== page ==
Entomology, Department of
Evidence of Field-Evolved Resistance to Bifenthrin in Western Corn Rootworm (Diabrotica virgifera virgifera LeConte) Populations in Western Nebraska and Kansas
Date of this Version
Pereira AE, Wang H, Zukoff SN, Meinke LJ, French BW, Siegfried BD (2015) Evidence of Field- Evolved Resistance to Bifenthrin in Western Corn Rootworm (Diabrotica virgifera virgifera LeConte) Populations in Western Nebraska and Kansas. PLoS ONE 10(11): e0142299. doi:10.1371/journal. pone.0142299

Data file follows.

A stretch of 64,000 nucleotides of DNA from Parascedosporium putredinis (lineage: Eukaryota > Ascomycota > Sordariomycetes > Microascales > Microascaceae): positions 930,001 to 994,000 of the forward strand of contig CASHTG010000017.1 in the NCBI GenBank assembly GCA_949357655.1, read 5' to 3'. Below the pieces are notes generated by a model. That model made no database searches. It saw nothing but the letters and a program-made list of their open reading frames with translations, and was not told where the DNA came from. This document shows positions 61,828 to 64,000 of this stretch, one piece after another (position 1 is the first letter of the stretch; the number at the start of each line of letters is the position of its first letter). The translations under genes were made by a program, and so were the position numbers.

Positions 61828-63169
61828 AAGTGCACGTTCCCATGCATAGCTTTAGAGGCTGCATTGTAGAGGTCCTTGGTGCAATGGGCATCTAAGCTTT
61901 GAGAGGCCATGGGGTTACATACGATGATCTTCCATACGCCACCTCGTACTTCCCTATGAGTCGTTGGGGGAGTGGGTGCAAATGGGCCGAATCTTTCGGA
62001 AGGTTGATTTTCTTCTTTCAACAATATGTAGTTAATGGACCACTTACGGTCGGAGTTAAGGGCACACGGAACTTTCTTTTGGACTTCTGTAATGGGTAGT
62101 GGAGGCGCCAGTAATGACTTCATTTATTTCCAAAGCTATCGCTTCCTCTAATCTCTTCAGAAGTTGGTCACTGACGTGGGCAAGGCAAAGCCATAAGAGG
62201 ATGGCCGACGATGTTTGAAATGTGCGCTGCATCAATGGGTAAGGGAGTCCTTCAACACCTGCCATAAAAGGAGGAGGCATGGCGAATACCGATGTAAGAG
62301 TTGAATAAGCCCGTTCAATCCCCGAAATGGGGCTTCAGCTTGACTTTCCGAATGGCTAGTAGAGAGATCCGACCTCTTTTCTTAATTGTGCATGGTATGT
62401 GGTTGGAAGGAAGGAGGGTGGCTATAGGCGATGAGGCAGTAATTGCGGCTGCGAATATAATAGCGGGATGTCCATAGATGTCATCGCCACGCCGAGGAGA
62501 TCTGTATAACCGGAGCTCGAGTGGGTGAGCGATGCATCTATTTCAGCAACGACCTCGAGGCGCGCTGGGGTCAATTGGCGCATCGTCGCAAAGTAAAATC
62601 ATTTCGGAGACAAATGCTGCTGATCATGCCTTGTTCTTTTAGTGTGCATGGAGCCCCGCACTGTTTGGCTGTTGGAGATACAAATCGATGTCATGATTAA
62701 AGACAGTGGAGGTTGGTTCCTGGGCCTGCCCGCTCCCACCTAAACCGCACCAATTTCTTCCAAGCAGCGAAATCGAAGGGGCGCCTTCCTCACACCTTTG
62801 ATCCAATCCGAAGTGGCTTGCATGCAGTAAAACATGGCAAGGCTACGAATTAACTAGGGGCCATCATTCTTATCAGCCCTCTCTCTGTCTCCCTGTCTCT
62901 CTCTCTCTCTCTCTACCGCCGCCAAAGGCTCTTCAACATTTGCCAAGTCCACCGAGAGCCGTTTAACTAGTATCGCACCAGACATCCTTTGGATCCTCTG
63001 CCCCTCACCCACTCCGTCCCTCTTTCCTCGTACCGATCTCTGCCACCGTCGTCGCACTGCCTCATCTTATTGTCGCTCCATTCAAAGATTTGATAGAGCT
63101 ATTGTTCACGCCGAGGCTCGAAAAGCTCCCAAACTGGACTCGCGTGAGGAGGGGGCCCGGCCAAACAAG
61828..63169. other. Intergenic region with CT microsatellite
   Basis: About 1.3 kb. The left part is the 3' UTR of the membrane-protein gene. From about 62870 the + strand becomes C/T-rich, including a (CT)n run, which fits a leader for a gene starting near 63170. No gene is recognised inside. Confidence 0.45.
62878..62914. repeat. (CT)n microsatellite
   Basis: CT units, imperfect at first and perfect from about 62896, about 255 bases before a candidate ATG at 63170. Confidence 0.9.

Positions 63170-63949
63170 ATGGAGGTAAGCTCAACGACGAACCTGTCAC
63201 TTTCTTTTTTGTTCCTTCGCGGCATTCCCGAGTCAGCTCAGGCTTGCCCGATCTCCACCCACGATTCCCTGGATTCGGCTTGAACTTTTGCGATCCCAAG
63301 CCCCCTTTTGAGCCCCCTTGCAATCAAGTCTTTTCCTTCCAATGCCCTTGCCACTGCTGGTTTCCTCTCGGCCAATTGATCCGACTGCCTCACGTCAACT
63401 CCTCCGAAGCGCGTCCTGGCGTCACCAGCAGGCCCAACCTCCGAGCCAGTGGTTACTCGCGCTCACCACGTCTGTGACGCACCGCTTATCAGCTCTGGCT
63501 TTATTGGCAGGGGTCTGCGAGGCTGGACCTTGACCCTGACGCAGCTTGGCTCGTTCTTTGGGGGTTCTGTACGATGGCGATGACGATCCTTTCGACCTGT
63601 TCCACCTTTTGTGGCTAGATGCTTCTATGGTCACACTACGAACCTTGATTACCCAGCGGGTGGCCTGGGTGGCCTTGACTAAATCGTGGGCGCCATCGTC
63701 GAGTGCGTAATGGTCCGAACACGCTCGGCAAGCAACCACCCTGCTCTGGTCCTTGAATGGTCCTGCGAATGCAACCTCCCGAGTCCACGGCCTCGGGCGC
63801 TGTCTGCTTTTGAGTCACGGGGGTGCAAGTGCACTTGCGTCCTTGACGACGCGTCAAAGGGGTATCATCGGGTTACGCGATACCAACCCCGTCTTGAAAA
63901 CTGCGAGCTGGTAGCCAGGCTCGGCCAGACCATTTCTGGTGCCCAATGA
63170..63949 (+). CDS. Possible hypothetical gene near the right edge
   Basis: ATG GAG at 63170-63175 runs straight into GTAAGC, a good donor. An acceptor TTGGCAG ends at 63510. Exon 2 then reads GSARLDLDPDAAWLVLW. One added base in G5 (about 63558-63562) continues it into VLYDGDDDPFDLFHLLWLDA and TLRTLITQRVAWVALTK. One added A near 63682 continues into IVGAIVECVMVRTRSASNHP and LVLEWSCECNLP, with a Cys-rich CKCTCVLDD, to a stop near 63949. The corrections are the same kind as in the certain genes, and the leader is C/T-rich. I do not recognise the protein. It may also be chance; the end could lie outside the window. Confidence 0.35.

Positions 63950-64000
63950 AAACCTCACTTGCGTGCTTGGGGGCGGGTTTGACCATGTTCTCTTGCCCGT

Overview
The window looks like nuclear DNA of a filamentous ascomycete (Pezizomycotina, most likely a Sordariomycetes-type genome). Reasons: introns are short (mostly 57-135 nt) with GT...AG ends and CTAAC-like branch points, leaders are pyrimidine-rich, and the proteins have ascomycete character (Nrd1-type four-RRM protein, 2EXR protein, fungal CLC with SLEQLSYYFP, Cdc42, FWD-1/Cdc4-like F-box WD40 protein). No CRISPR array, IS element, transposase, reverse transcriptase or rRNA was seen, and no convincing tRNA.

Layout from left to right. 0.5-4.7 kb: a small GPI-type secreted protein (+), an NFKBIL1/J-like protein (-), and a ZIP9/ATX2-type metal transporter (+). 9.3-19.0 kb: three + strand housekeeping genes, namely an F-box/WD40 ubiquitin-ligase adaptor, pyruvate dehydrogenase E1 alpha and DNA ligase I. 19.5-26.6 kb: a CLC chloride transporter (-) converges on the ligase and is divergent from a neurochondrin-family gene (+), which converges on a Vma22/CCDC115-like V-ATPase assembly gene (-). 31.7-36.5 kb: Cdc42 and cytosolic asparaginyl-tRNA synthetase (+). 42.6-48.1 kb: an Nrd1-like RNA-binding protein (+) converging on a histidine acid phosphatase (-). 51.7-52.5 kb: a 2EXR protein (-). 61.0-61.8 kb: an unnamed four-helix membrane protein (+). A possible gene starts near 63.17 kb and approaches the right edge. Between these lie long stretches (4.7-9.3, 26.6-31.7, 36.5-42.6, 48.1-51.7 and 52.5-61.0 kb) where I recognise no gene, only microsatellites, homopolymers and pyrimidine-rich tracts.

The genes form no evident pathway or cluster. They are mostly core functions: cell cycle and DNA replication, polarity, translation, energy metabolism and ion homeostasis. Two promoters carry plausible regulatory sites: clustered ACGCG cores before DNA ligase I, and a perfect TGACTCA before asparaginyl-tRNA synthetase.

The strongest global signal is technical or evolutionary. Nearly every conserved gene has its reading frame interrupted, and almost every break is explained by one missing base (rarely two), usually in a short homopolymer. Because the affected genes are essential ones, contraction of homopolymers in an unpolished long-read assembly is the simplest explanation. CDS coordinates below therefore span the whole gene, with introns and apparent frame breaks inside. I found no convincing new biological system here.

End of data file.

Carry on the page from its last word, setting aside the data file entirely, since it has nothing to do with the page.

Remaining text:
Pyrethroid insecticides have been used to control larvae or adults of the western corn rootworm (WCR), Diabrotica virgifera virgifera LeConte, a key pest of field corn in the United States. In response to reports of reduced efficacy of pyrethroids in WCR management programs in southwestern areas of Nebraska and Kansas the present research was designed to establish a baseline of susceptibility to the pyrethroid insecticide, bifenthrin, using susceptible laboratory populations and to compare this baseline with susceptibility of field populations. Concentration-response bioassays were performed to estimate the baseline susceptibility. From the baseline data, a diagnostic concentration (LC99) was determined and used to test adults of both laboratory and field populations. Larval susceptibility was also tested using both laboratory and field populations. Significant differences were recorded in adult and larval susceptibility among WCR field and laboratory populations. The highest LC50 for WCR adults was observed in populations from Keith 2 and Chase Counties, NE, with LC50s of 2.2 and 1.38 μg/vial, respectively, and Finney County 1, KS, with 1.43 μg/vial, as compared to a laboratory non-diapause population (0.24 μg/vial). For larvae, significant differences between WCR field and laboratory populations were also recorded. Significant differences in mortalities at the diagnostic bifenthrin concentration (LC99) were observed among WCR adult populations with western Corn Belt populations exhibiting lower susceptibility to bifenthrin, especially in southwestern Nebraska and southwestern Kansas. This study provides evidence that resistance to bifenthrin is evolving in field populations that have been exposed for multiple years to pyrethroid insecticides. Implications to sustainable rootworm management are discussed.
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